• Businesses extend credit to customers to stimulate sales, but credit sales are not without costs. Some customers may be unwilling or unable to pay off their accounts receivable. Bad debts result from credit customers who will not pay the amount they owe, regardless of collection efforts. Companies must account for the fact that these customers may not be able to pay the amounts they owe. We will focus on the allowance method of accounting for bad debts. The allowance method attempts to match bad debts expense in the period with the related revenue. Since the actual amount of bad debts may not be known with certainty at the end of an accounting period, businesses record an estimate of the bad debt expense with an adjusting entry.
  • To illustrate the adjusting entry to record the estimate for bad debts, we will look at an example from Deckers Outdoor Corporation. Deckers estimated bad debt expense for 2008 to be $27,567,000. In the adjusting entry, Deckers debits bad debt expense and credits allowance for doubtful accounts for $27,567,000. Bad debt expense is normally classified as a selling expense on the income statement. Allowance for doubtful accounts is a contra asset account that is deducted from accounts receivable on the balance sheet.
  • Because we do not want to overstate assets, we must show accounts receivable at its net realizable value on the balance sheet. The allowance for doubtful accounts is subtracted from the accounts receivable balance to determine net realizable value. This is the amount of accounts receivable that we actually think we will collect.
  • Now, let’s see what happens when we determine that a specific customer will not be able to pay the amount owed. When it is clear that a specific customer’s account receivable will be uncollectible, the amount should be removed from accounts receivable and charged to the allowance for doubtful accounts. In 2008 Deckers determined that customers with balances totaling $25,216,000 would not pay. We will make one summary entry for all of these customers. When using the allowance method, we write off the specific uncollectible accounts to allowance for doubtful accounts by debiting allowance for doubtful accounts and crediting accounts receivable for $25,216,000. There is no additional entry to recognize bad debts. We previously recognized bad debts expense when we made the end of period bad debts expense adjusting entry.
  • Assume that before the write-off entry the balance in accounts receivable was $144,051,000 and that the balance in allowance for doubtful accounts was $35,922,000. After the $25,216,000 write off, the accounts receivable balance is reduced from $144,051,000 to 118,835,000 and the allowance for doubtful accounts balance is reduced from $35,922,000 to $10,706,000. However, note that the net realizable value, the amount Deckers expects to collect, is unchanged at $108,129,000. The total write-offs of $25,216,000 did not change net accounts receivable nor did it affect any income statement accounts.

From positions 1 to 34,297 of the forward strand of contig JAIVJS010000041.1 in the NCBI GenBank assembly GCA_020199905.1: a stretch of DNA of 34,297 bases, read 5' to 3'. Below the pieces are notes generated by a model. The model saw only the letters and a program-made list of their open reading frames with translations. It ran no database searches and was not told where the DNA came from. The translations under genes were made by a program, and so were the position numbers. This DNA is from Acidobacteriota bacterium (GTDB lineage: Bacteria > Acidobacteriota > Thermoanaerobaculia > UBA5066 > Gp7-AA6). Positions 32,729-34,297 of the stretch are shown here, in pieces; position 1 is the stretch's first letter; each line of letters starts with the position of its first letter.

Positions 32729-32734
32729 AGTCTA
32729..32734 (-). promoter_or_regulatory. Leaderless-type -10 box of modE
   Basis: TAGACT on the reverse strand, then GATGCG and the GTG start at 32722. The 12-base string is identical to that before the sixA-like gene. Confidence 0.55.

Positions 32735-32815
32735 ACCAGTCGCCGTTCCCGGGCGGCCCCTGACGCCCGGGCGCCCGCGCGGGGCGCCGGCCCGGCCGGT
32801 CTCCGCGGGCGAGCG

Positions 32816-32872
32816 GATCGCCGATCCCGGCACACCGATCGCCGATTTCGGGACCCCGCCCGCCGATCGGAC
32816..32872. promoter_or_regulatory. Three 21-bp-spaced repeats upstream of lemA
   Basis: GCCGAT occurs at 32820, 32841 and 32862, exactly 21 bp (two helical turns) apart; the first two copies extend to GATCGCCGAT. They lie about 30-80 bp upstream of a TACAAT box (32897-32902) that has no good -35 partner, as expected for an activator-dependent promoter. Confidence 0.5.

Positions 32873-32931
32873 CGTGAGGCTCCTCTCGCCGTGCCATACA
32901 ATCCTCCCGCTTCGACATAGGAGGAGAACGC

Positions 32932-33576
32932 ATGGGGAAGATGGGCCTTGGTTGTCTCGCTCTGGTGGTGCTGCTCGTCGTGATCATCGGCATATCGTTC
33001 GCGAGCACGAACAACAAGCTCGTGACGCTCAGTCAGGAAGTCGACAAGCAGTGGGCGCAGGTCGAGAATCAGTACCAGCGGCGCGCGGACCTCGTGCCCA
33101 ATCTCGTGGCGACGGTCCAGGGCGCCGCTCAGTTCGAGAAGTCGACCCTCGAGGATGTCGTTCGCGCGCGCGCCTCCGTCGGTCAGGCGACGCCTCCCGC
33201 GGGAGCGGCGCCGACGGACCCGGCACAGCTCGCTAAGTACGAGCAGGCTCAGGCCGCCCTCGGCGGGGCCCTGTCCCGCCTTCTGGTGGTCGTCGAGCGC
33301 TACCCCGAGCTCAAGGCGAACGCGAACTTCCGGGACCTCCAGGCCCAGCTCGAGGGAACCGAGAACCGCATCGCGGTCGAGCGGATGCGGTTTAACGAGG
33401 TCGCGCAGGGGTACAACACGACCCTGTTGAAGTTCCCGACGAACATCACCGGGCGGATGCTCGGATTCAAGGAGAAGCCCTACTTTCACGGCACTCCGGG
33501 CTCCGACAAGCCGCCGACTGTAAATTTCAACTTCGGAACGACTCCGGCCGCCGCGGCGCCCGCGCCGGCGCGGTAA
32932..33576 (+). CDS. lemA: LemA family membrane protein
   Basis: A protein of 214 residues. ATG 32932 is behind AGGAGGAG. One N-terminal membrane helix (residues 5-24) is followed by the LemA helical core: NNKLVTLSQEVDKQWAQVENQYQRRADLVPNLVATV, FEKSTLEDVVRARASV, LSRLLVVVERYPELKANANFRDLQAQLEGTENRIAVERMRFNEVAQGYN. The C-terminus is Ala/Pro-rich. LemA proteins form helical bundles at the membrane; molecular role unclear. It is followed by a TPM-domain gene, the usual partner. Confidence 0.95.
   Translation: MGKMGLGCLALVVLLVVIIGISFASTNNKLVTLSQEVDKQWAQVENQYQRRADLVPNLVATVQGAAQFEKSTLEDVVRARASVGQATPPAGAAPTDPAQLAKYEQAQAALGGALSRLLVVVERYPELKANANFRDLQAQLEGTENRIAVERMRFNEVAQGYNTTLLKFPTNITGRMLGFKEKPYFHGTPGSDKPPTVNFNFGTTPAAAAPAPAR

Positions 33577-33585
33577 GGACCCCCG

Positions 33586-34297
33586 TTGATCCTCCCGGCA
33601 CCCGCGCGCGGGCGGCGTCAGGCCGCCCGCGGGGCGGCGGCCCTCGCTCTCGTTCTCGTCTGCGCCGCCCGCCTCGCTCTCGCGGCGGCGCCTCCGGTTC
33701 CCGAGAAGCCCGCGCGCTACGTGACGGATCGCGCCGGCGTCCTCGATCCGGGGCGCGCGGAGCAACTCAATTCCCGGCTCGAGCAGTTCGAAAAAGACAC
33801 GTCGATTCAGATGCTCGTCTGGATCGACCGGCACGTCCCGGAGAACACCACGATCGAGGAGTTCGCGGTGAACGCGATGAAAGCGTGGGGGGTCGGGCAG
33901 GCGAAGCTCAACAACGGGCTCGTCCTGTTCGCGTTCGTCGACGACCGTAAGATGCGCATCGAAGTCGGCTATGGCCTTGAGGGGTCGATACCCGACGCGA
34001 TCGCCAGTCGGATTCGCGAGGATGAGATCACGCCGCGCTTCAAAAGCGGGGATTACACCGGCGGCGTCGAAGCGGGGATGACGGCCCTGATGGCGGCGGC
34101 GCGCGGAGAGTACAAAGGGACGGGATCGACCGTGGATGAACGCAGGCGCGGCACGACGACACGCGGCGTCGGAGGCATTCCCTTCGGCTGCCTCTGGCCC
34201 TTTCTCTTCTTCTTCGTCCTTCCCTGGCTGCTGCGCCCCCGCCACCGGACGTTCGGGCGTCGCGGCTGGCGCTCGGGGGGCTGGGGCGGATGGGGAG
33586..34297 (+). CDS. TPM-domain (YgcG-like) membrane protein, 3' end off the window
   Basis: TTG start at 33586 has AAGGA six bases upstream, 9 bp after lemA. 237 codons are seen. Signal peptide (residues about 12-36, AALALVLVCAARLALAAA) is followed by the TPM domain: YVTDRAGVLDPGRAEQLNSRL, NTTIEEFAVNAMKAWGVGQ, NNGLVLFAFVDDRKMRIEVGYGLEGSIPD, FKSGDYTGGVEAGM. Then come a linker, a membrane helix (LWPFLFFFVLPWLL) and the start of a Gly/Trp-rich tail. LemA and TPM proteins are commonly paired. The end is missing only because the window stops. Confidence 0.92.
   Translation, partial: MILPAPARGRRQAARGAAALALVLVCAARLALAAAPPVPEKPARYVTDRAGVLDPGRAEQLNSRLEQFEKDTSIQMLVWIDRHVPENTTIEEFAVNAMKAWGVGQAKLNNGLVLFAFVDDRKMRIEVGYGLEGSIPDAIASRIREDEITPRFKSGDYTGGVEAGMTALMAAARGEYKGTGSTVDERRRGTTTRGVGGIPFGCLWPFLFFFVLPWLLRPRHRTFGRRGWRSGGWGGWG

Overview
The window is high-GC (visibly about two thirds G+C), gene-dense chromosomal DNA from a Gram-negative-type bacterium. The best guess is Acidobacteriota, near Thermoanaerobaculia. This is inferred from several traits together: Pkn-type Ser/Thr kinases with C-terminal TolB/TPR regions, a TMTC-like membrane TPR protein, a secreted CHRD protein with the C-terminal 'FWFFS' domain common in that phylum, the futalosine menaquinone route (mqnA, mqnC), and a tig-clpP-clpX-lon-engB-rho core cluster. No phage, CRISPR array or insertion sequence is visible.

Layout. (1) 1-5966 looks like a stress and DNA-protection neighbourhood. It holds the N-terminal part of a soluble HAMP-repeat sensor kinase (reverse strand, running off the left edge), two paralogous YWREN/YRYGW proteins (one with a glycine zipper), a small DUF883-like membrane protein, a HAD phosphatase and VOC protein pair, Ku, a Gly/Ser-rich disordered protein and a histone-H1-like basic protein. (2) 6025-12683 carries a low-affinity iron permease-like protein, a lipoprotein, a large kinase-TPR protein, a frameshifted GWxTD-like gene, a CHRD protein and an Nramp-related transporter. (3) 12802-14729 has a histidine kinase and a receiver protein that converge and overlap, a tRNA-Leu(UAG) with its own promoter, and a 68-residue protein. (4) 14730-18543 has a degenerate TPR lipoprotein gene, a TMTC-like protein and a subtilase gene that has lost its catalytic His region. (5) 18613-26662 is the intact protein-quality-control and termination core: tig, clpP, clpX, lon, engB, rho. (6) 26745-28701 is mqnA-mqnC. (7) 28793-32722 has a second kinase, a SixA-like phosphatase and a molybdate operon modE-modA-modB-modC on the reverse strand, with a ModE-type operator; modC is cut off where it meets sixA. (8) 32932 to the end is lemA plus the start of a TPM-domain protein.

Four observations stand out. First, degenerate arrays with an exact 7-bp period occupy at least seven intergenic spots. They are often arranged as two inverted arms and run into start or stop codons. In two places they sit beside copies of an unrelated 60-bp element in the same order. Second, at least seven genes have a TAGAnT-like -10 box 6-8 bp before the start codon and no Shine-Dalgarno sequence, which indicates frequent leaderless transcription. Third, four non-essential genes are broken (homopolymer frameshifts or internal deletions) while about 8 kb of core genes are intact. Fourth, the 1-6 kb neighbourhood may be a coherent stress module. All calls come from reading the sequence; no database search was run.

• Using the percentage of credit sales method, a bad debt percentage is based on records of actual uncollectible accounts from prior years’ credit sales. The focus is on determining the amount to record on the income statement as bad debt expense. When using the percentage of credit sales method, the bad debt expense estimate at the end of the period is determined by multiplying current period credit sales by an established bad debt loss rate percentage. The bad debt loss rate percentage is determined based on past history of the company and current economic trends.
  • Let’s look at an example from a company called Kid’s Clothes. In the current year Kid’s Clothes had credit sales of $600,000. Past experience indicates that bad debts are one percent of sales. Let’s compute the bad debts expense for the year. Bad debts expense of $6,000 is found by multiplying $600,000 times one percent. Now let’s prepare the journal entry to record the bad debts expense estimate. Kid’s Clothes will debit bad debts expense and credit allowance for doubtful accounts for $6,000.
  • When using the aging of accounts receivable method to arrive at an estimate of bad debt expense, the focus is on determining the desired balance in allowance for doubtful accounts on the balance sheet. First we classify accounts receivable by how long the receivable has been outstanding, or age of the receivable. Second, for each age group we determine the likelihood of the accounts being uncollectible. Third, for each age group we calculate a separate allowance amount. Then, we add up all the allowance amounts and that gives us the desired balance in the allowance for doubtful accounts. The following slide shows us what an aging schedule for Kid’s Clothes might look like.